Popovers, Puddings and Chocolate!
Mixed Berry and Chocolate Popovers
When is a Yorkshire pudding a dessert, when it is a Popover of course, although I remember having Yorkshire pudding served with jam, honey and golden syrup for Sunday tea, so we also serve our national pudding as a sweet treat too. So what are popovers? Popovers are a well-loved American classic, made with a Yorkshire pudding type batter that are baked in a muffin tin/pan, although you can buy special “popover pans” in the States, that are straight sided rather than slightly angled; they are a usually hollow, light and very puffy, making them the perfect vehicle for adding fillings. Popovers are often served for breakfast, with fruit and syrups, as well as a dessert with whipped cream and as accompaniments to roast meats, just like our Yorkshire puddings. The name “popover” comes from the fact that the batter swells or “pops” over the top of the muffin tin while baking. Another name for them is Lapplander, which comes from the name of the nomadic reindeer herders in Lapland, although why they should be named after Laplanders is something I have not been able to find out.
But back to my recipe for today, a sweet recipe for an indulgent dessert, Mixed Berry and Chocolate Popovers. The recipe I have shared is an adapted recipe that I discovered in the Reader’s Digest Baking Bible cookbook, and id rather special as the popovers have some French “perles de prune” added in them for a chocolatey hit! My perles de prune were part of a “goodie bag” I brought back from a recent press trip to Sarlat, and are made with grapes that have been soaked in “La Vieille Prune”, a local liqueur, before being coated with dark chocolate. Malcolm and I love them and he was most perturbed when I decided to add a few to my popovers! It was a random idea and it worked like a dream – the popovers rose, just as they should do, and the boozy chocolate coated fruit sank to the bottom so you had an amazing molten mess of chocolate and fruit to enjoy whilst eating them.
And why would I add chocolate to my popovers? As I mentioned before, it was a random idea based on the fact that my recipe was part of Dom’s Random Recipes challenge and Choclette’s We Should Cocoa challenge; they both teamed up for February, in an attempt to take over the blogging world no doubt, and so this month’s random recipe theme was chocolate , of course! My randomly selected recipe was on page 51 of the Reader’s Digest Baking Bible, and as the recipe had not a whiff of chocolate in it, I decided to add my own. As my own Tea Time Treats challenge, that I co-host with the lovely Jane, also has a theme of CHOCOLATE this month, I am also adding these to February’s Tea Time Treats challenge.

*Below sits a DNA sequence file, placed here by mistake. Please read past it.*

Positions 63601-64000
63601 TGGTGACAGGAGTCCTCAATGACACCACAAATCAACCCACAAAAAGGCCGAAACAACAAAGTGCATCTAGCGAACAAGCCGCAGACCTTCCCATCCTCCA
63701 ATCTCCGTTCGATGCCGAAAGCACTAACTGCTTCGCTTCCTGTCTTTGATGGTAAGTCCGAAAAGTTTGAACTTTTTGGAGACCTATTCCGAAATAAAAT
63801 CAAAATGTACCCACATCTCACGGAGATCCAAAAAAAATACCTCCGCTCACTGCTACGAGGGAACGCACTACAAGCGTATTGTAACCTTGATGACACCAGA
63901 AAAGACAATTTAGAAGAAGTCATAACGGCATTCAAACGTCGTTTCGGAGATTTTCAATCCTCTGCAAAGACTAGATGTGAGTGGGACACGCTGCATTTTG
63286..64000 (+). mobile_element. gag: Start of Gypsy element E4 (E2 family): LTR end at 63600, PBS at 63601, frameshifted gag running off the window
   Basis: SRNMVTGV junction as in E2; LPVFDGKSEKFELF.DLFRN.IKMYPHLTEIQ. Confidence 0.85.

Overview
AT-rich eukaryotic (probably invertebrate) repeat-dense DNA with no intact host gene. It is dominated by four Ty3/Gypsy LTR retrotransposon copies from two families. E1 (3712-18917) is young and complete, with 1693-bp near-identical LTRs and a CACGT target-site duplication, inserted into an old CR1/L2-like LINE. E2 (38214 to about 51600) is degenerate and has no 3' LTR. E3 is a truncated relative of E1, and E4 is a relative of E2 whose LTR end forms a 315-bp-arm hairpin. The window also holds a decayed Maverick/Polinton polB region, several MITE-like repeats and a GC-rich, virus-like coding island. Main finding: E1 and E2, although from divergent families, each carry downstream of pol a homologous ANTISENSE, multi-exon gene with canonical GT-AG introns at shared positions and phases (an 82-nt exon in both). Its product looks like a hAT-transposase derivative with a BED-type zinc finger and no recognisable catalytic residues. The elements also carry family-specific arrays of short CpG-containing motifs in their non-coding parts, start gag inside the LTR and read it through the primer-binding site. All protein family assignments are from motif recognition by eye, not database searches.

These wee light and airy treats were enjoyed as a rather naughty dessert the other day and they were truly delectable – light and airy as they should be, with a fabulous hit of sweet fruits to cut through the richness of the chocolate coated raisins. Mini Yorkshire puddings they may be by any other name, they are easy to make and the four that we didn’t eat were popped into the freezer for future popover pleasure! For those of you who like me may be interested in more historical facts about the humble American popover, I have copied some facts below………that’s it for today however, I am about to pop off to prepare and cook Sunday lunch, and I will see you very soon with some more baking recipes, as well as some new 5:2 diet recipes. Karen
Disclaimer: You might have notices the beautiful vintage cutlery in my photos; the lovely little fork, knife and two spoons were sent to me to use in my photos from Jennifer’s Vintage Cutlery, a wonderful small UK business run by Jennifer that specialises in on-line vintage luxury cutlery and tableware. With thanks to Jennifer for sending me these assorted pretty pieces, I will be using them frequently (in my images and food styling) I am sure. Karen
The popover is an American version of Yorkshire pudding and similar batter puddings made in England since the 17th century, though it has evolved considerably.
The oldest known reference to popovers is in a letter of E. E. Stuart’s in 1850. The first cookbook to print a recipe for popovers was M. N. Henderson, Practical Cooking, 1876. The first book other than a cookbook to mention popovers was Jesuit’s Ring by A. A. Hayes published in 1892.
In American Food (1974), author Evan Jones writes: “Settlers from Maine who founded Portland, Oregon Americanized the pudding from Yorkshire by cooking the batter in custard cups lubricated with drippings from the roasting beef (or sometimes pork); another modification was the use of garlic, and, frequently, herbs. The result is called Portland popover pudding: individual balloons of crusty meat-flavoured pastry.”
Other American popover variations include replacing some of the flour with pumpkin purée and adding spices such as allspice or nutmeg. Most American popovers today, however, are not flavoured with meat or herbs. Instead, they have a buttery taste.